> I know this will sound weird but we seem to look like people who don't like
> our profession. This reoccurring theme of I can't wait until it's over and I
> have only "X" days until the pain is gone is disturbing. I thought this list
> was full of dedicated teachers who liked teaching art and started the year
> with neat ideas and cool solutions to last years problems. If we dwell on the
> complexity of our job, and I'm no different then all of you, and the hardships
> we go through, how are we going to dismiss the kid who comes up to you at the
> end of the year and says, " Yours was the best class I ever had and I learned
> so much, you are my favorite teacher and I will never forget you." This is
> why we teach go through pain, and go through hardship because we make a
> difference and we make it when we don't even know it.
I think it's perfectly obvious that this list is jam packed with dedicated
teachers. Who would be on this list and put up with the 100 a day e-mails if
it wasn't for dedication?
I think none of us disregards those special experiences with students that
appreciate our efforts. But those moments don't come without a lot of hard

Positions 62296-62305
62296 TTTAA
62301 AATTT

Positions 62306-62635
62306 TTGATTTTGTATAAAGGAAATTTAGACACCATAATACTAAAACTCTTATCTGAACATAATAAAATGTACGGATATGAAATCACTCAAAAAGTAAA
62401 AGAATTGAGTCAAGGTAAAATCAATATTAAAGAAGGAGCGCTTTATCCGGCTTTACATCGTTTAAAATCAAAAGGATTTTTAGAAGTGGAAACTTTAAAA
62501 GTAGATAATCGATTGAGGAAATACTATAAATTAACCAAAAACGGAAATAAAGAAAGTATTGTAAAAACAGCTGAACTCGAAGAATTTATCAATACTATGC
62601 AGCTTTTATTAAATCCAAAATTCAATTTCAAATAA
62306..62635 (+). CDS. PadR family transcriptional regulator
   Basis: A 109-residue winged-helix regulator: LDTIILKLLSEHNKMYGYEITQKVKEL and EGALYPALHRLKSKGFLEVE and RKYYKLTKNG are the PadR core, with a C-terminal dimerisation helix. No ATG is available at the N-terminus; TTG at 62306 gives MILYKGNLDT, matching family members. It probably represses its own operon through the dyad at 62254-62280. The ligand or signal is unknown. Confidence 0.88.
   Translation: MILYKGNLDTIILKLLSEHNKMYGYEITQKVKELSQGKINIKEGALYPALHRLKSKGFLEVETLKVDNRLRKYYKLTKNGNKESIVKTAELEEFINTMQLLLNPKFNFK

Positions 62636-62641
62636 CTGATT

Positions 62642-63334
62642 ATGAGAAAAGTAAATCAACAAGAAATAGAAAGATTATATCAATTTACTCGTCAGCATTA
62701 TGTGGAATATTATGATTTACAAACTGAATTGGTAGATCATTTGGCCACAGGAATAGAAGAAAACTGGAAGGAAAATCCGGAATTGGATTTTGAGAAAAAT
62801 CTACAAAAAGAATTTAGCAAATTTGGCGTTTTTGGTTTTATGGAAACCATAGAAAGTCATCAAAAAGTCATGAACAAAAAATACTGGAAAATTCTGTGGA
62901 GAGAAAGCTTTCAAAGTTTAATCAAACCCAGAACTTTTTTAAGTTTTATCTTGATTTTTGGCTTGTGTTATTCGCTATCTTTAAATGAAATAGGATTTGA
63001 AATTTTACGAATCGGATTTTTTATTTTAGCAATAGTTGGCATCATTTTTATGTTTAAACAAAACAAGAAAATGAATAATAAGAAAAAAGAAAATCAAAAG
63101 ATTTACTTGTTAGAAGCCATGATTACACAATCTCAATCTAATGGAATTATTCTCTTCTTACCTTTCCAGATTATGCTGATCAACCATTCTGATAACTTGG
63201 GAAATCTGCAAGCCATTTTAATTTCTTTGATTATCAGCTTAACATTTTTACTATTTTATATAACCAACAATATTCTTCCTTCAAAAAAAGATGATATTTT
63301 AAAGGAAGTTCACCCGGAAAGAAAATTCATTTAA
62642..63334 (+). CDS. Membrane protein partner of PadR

work and work that often feels unappreciated -- until those moments occur.
My stresses and distresses come mostly from administration - not the kids.
A 3 hour meeting last night filled with noting but jargon -- another one
coming up Monday. I could listen to and deal with the kids all summer long.
But I'm counting the days to when there are no memos in my mailbox, no new
initiatives not carefully planned out, no phone calls....
Ah, if my days were only spent with the kids... and just teaching art.
and when I get out on June 17th I have 4 courses to rewrite and revise
curriculum before I return on Aug 26 Kiss this summer goodbye
and people think we leave at 3 and have summers off
counting the days until she doesn't come to an office at 6:45 AM and the red
message button is not flashing on her telephone